In April of last year, Stanford University expanded its financial aid program to waive tuition for students whose annual family incomes fall below $125,000. Further aid is avaiable to those whose annual family incomes falls below $65,000, which covers tuition, room, and board.
A previous policy set the benchmark at $100,000 and allowed 77 per cent of undergraduates to finish their education without going into student debt. Students are expected to contribute at least $5000 a year through part-time work or savings. Still, the program is immensely beneficial for many students.
On the surface, it seems that U of T could implement a similar policy. Doing so would be beneficial, considering the additional costs that come with getting an education in a city like Toronto. The average Canadian student graduates with $28,000 of debt. Meanwhile, tuition has increased by 9.2 per cent for domestic arts and science students between 2012 and 2016, with fees expected to exceed $9,000 by 2018.
However, there are greater underlying problems in Ontario that prevent such measures from being implemented.
U of T’s current model admits far more students than Stanford, and our tuition is, on average, significantly less than that of American universities. For 2014-2015, U of T saw a total of 14,382 students entering their first year, with 7,979 of them at UTSG. Considering that, in 2015, Stanford’s first-year undergraduate admit population was just over 2100, UTSG’s entry rate alone is almost four times as high.
For a similar policy to be implemented at U of T, family income thresholds would have to be significantly lower, and undergraduate admission be made more stringent, in order to shrink the size of the undergraduate population.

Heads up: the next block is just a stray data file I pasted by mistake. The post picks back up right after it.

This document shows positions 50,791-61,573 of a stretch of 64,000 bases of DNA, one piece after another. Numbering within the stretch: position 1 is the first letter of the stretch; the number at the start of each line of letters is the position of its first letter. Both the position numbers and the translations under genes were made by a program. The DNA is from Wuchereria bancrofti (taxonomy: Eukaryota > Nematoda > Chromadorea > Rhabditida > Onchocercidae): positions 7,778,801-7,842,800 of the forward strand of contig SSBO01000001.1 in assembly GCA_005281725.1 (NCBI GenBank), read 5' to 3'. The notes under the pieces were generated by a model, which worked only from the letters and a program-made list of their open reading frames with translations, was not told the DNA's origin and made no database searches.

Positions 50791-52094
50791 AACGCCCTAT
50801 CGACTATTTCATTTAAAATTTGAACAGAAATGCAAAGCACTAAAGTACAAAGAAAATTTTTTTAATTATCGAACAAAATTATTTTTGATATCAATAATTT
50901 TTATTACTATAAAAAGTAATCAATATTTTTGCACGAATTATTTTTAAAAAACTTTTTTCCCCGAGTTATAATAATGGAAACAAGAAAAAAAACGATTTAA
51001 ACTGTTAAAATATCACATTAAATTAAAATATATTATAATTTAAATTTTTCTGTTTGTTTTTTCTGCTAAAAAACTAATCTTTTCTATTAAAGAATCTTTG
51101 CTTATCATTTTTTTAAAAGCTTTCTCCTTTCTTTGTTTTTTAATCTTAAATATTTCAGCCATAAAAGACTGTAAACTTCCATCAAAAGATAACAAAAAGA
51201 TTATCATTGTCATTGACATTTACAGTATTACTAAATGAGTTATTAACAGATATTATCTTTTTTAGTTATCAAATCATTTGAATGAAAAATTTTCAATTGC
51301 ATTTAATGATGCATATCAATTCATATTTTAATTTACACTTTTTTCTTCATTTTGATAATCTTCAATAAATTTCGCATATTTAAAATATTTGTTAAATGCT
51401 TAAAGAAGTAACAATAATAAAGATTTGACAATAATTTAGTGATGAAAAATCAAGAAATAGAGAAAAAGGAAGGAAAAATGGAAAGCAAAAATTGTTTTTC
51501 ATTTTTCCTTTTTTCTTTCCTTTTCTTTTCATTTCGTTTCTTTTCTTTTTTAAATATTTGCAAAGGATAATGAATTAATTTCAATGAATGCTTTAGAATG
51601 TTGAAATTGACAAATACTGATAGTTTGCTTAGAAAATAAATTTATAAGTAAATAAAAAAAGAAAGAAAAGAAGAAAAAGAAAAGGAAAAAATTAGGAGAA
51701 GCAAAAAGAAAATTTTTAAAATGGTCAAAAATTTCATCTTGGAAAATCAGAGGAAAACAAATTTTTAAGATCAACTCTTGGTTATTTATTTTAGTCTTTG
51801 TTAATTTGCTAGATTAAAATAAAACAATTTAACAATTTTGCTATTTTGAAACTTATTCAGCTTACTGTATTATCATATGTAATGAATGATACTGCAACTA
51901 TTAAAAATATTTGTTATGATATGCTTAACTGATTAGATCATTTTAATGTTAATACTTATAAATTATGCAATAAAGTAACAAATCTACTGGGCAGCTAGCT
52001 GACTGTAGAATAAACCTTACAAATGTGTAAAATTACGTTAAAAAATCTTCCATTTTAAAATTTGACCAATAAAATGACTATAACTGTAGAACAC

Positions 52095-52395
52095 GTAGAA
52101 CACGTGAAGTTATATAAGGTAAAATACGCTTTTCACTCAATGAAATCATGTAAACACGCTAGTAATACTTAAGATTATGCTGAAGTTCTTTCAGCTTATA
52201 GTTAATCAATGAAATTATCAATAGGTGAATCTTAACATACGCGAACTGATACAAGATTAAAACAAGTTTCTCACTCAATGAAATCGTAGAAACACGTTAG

U of T’s undergraduate to faculty ratio in 2013-2014 was 32:1, one of the highest in Canada. This situation would hardly improve if university had to redirect funds away from hiring staff in order to provide more financial aid to its student population.
Stanford has more resources to work with, offering financial aid through its $21 billion endowment fund. In contrast, excluding separate endowments of colleges, U of T’s endowment fund only just exceeds $2 billion.
Finally, due to a lack of provincial funding, U of T relies heavily on tuition revenues to pay its employees and service its own debts. Wanting to maximize revenue, U of T raises tuition as much as possible every year.
Some more practical changes, however, can improve the situation. First, expanded financial aid at U of T cannot be considered until problems present at the provincial level are addressed. For example, Ontario could increase the provincial funding it provides for students pursuing post-secondary education.
U of T could also charge less interest on unpaid tuition fees. This would be useful for students receiving OSAP who are unable to pay their tuition up front, who receive their second instalment of financial aid significantly later than the university’s November deadline for tuition.
Finally, U of T could increase their tuition by less than the maximum amount per year, decreasing its revenue, but potentially improving the financial climate for its students.
Solving the student debt crisis at U of T will require more than a Stanford-inspired model can provide. We should continue to push for alternative financial reform measures in order to ensure that students with financial barriers to education are still able to receive it.
Naomi Stuleanu is a second-year student at Victoria College studying criminology and psychology.